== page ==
“Dyslexia” isn’t a dirty word: Let’s end the stigma and get students the training they need

Stigma and language-based learning disabilities are a disappointing, yet a reversable combination that has endured generations of learners. Too often, learning disabilities — dyslexia in particular — are thought of as a permanent disability. But what’s often lacking are better approaches to diagnoses, earlier intervention for these learners, and ensuring general and special educators are trained to know how to address dyslexia and teach in a way to support students with language-based learning disabilities.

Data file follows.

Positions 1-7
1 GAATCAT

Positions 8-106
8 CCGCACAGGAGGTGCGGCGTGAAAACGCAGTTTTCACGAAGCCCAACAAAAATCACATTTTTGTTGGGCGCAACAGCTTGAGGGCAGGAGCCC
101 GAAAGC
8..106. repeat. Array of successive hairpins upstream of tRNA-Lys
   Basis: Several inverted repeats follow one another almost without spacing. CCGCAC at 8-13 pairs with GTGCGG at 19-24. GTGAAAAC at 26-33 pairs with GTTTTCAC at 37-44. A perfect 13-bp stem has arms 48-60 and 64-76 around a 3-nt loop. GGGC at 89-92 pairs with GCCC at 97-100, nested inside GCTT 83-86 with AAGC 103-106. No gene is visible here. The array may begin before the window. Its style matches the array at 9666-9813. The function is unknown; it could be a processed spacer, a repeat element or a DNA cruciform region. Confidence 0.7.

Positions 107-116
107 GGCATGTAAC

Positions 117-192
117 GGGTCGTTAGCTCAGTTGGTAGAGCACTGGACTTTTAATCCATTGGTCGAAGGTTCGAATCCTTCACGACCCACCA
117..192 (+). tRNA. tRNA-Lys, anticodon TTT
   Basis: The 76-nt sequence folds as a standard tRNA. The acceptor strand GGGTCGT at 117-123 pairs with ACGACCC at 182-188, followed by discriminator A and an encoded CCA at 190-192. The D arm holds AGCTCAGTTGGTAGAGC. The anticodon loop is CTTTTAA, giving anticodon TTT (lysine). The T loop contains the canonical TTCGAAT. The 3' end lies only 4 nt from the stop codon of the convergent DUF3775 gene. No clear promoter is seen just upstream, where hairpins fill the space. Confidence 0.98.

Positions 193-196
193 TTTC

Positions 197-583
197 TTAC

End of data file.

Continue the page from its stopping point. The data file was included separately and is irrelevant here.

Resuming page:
I’m a trained educator myself and have been for 26 years. Specific modalities and supports for dyslexia were not part of my undergraduate or graduate training. I’m just one of many special educators in this niche but vital workforce who have had to make personal investments to obtain the extra training necessary to meet the needs of this population.

When a child has a learning disability diagnosed by a school, too often it’s a broad, general diagnosis. If there’s something more specific, like dyslexia or dyscalculia, parents must take the initiative to seek out that diagnosis themselves.

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